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How and Why Is the American Family Changing?

BATON ROUGE -- America's family album has undergone a revamping over the past several decades. Ozzie and Harriet, at least, would be a bit surprised upon taking a gander at the newly revised edition. Where have the missing pages gone, and who's taken the lead in reorganizing the story of the American family? Louisiana State University researchers from various fields can offer insights about what is in store for this most basic unit of society as the 21st century presses onward.

According to 2000 Census figures released at the end of May, the American family is changing in dramatic ways. Some things to consider:

  • The number of families headed by single mothers has increased 25 percent since 1990, to more than 7.5 million households.
  • For most of the past decade, about a third of all babies were born to unmarried women, compared with 3.8 percent in 1940.
  • The number of single fathers has also increased; single fathers now head more than two million families.

What is the relationship between the family unit and other societal institutions?

LSU sociologist Michael Grimes researches how the family intersects other institutions of society such as the economy and educational and political systems. He seeks to understand how social inequalities based on class, race/ethnicity, gender and sexual orientation impact the structure and activities of the family. He is researching working-class families to examine the roles that men and women play in families and how the roles are impacted by each gender's participation in the larger society. He is also studying family violence, including child abuse and neglect.


"The family must always be viewed as interdependent with the larger society. Because of this interdependence, the structure of the family and its activities at a given point in time cannot be understood in isolation from the events that are occurring in the larger society at that point in time. For example, one only has to look at the tremendous impact that women's return to work, which began during the late 1960s and early 1970s, had on the structure and activities of the American family to realize the interdependence between the family and the remainder of society."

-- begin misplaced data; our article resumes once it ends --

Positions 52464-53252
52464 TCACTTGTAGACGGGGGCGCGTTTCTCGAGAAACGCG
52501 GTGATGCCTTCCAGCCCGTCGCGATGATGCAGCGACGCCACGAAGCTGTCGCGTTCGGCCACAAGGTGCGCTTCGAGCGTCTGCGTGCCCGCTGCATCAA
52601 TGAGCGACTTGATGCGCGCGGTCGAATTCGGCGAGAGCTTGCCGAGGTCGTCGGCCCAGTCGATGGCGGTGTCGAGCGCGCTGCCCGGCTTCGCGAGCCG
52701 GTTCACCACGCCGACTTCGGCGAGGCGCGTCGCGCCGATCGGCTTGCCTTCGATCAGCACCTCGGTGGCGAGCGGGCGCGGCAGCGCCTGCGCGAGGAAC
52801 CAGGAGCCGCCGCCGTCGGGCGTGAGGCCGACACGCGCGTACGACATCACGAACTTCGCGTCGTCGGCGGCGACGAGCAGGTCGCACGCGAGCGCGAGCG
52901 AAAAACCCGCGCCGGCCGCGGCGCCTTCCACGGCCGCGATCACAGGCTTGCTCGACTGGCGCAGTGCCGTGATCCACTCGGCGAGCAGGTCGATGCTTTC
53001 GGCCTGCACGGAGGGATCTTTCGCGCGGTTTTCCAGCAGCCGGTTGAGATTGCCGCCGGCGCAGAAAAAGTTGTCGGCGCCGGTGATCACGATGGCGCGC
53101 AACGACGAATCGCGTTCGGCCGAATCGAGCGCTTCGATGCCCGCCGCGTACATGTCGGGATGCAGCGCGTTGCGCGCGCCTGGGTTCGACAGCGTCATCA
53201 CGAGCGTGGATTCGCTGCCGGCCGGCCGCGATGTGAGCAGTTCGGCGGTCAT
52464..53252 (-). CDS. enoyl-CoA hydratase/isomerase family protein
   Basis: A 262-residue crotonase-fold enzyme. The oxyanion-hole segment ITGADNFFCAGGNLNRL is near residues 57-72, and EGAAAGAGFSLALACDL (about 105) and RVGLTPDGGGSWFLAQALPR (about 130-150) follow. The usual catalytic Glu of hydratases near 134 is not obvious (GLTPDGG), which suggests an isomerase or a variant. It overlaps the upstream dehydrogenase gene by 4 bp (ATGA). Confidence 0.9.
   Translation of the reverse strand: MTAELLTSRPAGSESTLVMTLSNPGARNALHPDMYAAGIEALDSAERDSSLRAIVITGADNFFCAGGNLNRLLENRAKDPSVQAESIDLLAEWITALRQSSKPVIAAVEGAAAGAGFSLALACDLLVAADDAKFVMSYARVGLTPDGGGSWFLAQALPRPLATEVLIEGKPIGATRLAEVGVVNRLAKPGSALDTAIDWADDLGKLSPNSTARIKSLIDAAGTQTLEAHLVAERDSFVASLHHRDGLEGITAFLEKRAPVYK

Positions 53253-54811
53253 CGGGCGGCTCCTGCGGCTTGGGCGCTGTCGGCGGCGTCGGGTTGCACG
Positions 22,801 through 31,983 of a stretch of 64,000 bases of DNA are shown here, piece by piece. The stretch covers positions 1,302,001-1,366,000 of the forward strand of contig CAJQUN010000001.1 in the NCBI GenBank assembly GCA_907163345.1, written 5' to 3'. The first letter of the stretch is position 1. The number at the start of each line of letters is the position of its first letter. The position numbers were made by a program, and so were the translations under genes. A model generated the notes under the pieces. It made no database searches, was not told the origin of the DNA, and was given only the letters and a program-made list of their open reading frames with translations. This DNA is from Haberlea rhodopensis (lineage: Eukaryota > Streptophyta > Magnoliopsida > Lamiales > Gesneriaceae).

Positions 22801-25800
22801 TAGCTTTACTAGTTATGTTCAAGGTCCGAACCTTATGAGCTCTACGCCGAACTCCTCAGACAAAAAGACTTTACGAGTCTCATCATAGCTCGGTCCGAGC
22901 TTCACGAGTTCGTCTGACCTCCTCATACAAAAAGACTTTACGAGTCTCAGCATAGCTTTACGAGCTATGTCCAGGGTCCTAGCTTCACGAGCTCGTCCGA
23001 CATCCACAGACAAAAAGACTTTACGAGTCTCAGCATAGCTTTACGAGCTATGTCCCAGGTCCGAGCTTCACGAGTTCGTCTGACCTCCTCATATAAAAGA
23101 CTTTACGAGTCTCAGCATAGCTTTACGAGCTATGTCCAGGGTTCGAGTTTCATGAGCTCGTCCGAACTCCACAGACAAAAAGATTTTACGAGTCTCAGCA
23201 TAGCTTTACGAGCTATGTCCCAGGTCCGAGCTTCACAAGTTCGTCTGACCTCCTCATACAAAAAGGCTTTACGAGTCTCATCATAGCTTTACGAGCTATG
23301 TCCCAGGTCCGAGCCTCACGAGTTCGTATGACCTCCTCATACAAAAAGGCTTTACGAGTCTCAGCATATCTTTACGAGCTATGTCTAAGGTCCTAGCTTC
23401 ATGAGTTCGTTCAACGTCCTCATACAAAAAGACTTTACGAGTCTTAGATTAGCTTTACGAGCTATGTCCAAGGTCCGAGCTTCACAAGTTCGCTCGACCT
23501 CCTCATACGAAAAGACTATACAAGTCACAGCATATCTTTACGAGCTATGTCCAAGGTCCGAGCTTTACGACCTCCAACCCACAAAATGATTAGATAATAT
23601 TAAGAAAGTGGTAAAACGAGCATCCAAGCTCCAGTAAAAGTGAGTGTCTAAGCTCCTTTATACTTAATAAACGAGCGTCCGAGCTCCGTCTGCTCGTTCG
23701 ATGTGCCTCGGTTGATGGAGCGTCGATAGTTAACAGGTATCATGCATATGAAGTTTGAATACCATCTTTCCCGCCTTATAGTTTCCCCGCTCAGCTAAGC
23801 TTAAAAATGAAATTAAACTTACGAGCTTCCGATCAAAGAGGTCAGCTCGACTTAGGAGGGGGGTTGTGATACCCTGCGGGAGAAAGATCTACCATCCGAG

How have individual state laws on divorce contributed to rising divorce rates across America?

According to LSU political scientist James Garand, there has been a debate among scholars about the degree to which rising divorce rates during the 1960s, 1970s and 1980s were attributable to an increased permissiveness in state divorce laws. Garand and his wife, LSU human ecology professor Pam Monroe, have used data on divorce rates in every state and every year from 1990 to 1995 to determine whether state adoption of no-fault divorce laws increased state divorce rates. Garand and Monroe have determined that an increase in divorce rates can be directly attributed to adoption of no-fault divorce laws.

"In particular, we find that when states adopt no-fault divorce laws there is typically a sharp immediate increase in divorce rates, followed by a tapering off of the upward trend. Eventually divorce rates return to what they would have been had the no-fault laws not been adopted, but it does appear that pent-up demand for divorce is released when states adopt no-fault laws."

Does Mom really have a favorite? The effects of parental favoritism on a family unit?